December 2007

The Library’s Helpful Sage of the Stacks

Article in the New York Times.

Most writers remember exactly how they met David Smith.

“I first heard about him a few years ago from a friend, also a writer, who whispered his name as if it were some sort of Masonic secret passed on down the ages,” Alexander Rose recalled.

Daniel Okrent heard about him from David Margolick. Jeremy Schaap learned of Mr. Smith from Joe Goldstein, the legendary sports publicist, who was helping Mr. Schaap with research and for whom Mr. Smith unearthed an elusive biography of the boxer James J. Braddock. Roy Blount Jr., who says he always tries to be inconspicuous at the New York Public Library because he worries that he “could be expelled for not being up to the books,” was browsing in the main reading room one day when “David approached me, and I thought: Uh-oh, here it comes. I’m unconsciously humming or something.

Article continued here.

New Orleans Cocktails Stir Up Memories

You can sit at the bar at Commander’s Palace in New Orleans and drink history. Order a Sazerac – it’s the very first cocktail, dating back to the early 1800s, when Antoine Peychaud, who owned an apothecary in the French Quarter, served customers a recipe of his own bitters and Sazerac cognac for extra zest.

Cousins Ti Adelaide Martin and Lally Brennan, who preside over Commander’s Palace, say of this drink, “Cocktails would never have caught on if the original one wasn’t such a perfect concoction.”

Martin and Brennan are the authors of In the Land of Cocktails, a compilation of cocktail recipes and stories about drinking in New Orleans.

Listen to the complete story at NPR.

A Retiring Librarian Tells Her Story

Fay Clow, about to retire as the Director of the Bettendorf (IA) Public Library, says with a laugh that it was ‘money’ that drew her to her chosen profession.

“I graduated from college and had planned on being an English teacher. When I got to the education courses, I decided I just hated it. So I graduated with a bachelor of arts degree. I was looking around for some scholarship to go for my masters. I applied for a scholarship to library school and got it. So it was just a matter that I got the scholarship. I didn’t know until I started the course work and the actual work of being a librarian that I loved it. It was a perfect fit. But I didn’t know it at the time I applied to go to library school.” More of this interview from Quad-Cities Online.

Congress Earmarks $3 Million to Reopen EPA Libraries

Buried in two short paragraphs within the voluminous omnibus appropriations bill Congress sent this week to President George W. Bush is a Christmas present for EPA scientists and anyone else that wants to use the library network of the U.S. Environmental Protection Agency.

Congress ordered the EPA to restore its library services across the country and earmarked $3 million for that purpose, according to Public Employees for Environmental Responsibility, PEER, a national association of workers in natural resources agencies.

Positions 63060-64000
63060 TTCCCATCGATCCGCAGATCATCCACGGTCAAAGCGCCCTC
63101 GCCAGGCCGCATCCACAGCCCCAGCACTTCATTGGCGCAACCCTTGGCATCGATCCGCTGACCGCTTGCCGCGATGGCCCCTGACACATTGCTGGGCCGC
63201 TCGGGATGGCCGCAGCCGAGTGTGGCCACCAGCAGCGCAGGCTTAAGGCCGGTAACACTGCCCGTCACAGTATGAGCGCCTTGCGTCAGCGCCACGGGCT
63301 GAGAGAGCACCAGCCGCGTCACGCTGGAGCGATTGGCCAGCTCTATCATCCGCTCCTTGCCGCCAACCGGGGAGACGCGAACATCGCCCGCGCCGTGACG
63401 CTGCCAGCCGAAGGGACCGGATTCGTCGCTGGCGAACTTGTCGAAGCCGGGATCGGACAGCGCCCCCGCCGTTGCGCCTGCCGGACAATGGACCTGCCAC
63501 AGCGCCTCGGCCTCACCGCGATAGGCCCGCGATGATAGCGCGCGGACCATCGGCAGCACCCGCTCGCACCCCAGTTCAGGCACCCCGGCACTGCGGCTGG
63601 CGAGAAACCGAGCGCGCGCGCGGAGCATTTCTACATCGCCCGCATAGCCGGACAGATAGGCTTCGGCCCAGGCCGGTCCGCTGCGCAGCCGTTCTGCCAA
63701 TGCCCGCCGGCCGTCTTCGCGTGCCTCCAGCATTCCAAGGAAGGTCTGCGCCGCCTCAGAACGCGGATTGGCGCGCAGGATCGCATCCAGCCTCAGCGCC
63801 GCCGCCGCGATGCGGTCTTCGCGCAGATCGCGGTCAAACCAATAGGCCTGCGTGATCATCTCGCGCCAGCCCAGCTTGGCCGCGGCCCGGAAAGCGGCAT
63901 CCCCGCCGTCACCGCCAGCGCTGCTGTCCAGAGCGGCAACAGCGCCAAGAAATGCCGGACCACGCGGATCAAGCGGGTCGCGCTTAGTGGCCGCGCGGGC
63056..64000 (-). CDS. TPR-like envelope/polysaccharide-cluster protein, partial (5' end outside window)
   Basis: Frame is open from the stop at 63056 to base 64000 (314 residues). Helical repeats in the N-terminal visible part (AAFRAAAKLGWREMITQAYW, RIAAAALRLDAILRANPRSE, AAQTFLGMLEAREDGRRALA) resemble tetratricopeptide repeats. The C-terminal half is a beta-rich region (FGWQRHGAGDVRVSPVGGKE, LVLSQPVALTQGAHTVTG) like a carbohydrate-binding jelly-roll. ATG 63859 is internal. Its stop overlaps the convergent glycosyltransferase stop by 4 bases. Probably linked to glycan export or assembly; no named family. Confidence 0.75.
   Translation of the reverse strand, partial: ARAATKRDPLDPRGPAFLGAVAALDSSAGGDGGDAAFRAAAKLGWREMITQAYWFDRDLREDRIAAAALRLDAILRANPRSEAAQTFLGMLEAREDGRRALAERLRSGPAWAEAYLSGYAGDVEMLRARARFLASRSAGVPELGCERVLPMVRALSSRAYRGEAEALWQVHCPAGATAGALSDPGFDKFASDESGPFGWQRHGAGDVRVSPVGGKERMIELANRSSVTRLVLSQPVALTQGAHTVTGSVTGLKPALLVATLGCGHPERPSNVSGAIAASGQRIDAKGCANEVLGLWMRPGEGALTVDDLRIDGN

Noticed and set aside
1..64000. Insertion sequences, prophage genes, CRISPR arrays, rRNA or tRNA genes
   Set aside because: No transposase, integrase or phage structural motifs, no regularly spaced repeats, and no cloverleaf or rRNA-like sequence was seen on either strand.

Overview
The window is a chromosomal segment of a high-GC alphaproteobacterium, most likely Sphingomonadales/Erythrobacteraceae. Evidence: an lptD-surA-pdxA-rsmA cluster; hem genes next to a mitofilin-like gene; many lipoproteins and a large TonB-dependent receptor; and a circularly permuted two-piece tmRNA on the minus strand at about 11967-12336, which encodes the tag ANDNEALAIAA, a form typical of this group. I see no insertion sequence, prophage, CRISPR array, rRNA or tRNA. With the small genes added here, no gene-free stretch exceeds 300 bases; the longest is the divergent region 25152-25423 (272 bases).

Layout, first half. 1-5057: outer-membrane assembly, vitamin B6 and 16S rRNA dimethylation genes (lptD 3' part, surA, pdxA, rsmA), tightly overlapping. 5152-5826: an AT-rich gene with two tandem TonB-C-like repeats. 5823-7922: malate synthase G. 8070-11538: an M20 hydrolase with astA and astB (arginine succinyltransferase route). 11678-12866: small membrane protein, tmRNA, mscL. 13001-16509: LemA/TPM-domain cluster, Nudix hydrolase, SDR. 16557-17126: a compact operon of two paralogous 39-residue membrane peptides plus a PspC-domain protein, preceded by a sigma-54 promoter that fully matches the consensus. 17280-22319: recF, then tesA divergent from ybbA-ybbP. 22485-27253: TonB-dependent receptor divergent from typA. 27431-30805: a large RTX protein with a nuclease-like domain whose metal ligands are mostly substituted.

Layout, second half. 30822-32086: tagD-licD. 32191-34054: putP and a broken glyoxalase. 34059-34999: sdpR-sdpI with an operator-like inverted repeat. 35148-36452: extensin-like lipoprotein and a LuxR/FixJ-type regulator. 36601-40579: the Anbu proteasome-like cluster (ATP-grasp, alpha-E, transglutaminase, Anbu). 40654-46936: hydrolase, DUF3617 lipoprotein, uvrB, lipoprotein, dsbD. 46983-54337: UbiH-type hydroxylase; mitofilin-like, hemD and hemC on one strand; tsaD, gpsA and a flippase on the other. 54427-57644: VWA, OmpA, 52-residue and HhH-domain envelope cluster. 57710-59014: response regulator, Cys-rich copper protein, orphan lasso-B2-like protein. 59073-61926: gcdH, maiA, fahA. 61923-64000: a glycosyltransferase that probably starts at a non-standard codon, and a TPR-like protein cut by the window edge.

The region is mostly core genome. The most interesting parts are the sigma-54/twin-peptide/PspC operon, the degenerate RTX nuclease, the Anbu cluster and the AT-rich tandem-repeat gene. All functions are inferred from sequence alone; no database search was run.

Creating a Lego legacy @ Your library

Students from around the county added a stop to the Saranac and Clarksville libraries to their Christmas break plans Thursday to build Lego creations.
“It’s pretty cool,” said 8-year-old Jacob Rowley.
The libraries provided all the necessary Legos for each child to build whatever they wished and provided movie rentals to those participating.

New Research Paper from Stanford Info Lab: Reference: Questioning Yahoo! Answers

Gary D. Price (MLIS, Librarian, Director of Online Information Resources,, Editor, ResourceShelf and DocuTicker) sent over a A Link To Research Paper from the Stanford Info Lab: Questioning Yahoo! Answers.

Yahoo! Answers represents a new type of community portal that allows users to post questions and/or answer questions asked by other members of the community, already featuring a very large number of questions and several million users. Other recently launched services, like Microsoft’s Live QnA and Amazon’s Askville, follow the same basic interaction model. The popularity and the particular characteristics of this model call for a closer study that can help a deeper understanding of the entities involved, their interactions, and the implications of the model. Such understanding is a crucial step in social and algorithmic research that could yield improvements to various components of the service, for instance, personalizing the interaction with the system based on user interest. In this paper, we perform an analysis of 10 months worth of Yahoo! Answers data that provides insights into user behavior and impact as well as into various aspects of the service and its possible evolution.

Gen y in the library

All the talk about how libraries are losing the younger generation is apparently just that…talk. A survey done by Pew Internet & American Life Project found that the biggest group is actually Generation Y, the 18-30 year olds. While they may no longer be using the library for what we would call “traditional” reasons, they are using the library.

U.S.’s first Carnegie Library in jeopardy

Despite efforts by a wide range of supporters — including two Coweta County organizations — the future of the nation’s first Carnegie library looks bleak.

Glenn A. Walsh, a nationally-known expert on Andrew Carnegie and the public library movement he supported, is spearheading efforts to save the Allegheny Regional Branch of The Carnegie Library of Pittsburgh, America’s first publicly-funded Carnegie Library. Walsh offered his expertise and support when local fans of Newnan’s Carnegie Library mounted an effort to return library services to the historic downtown facility.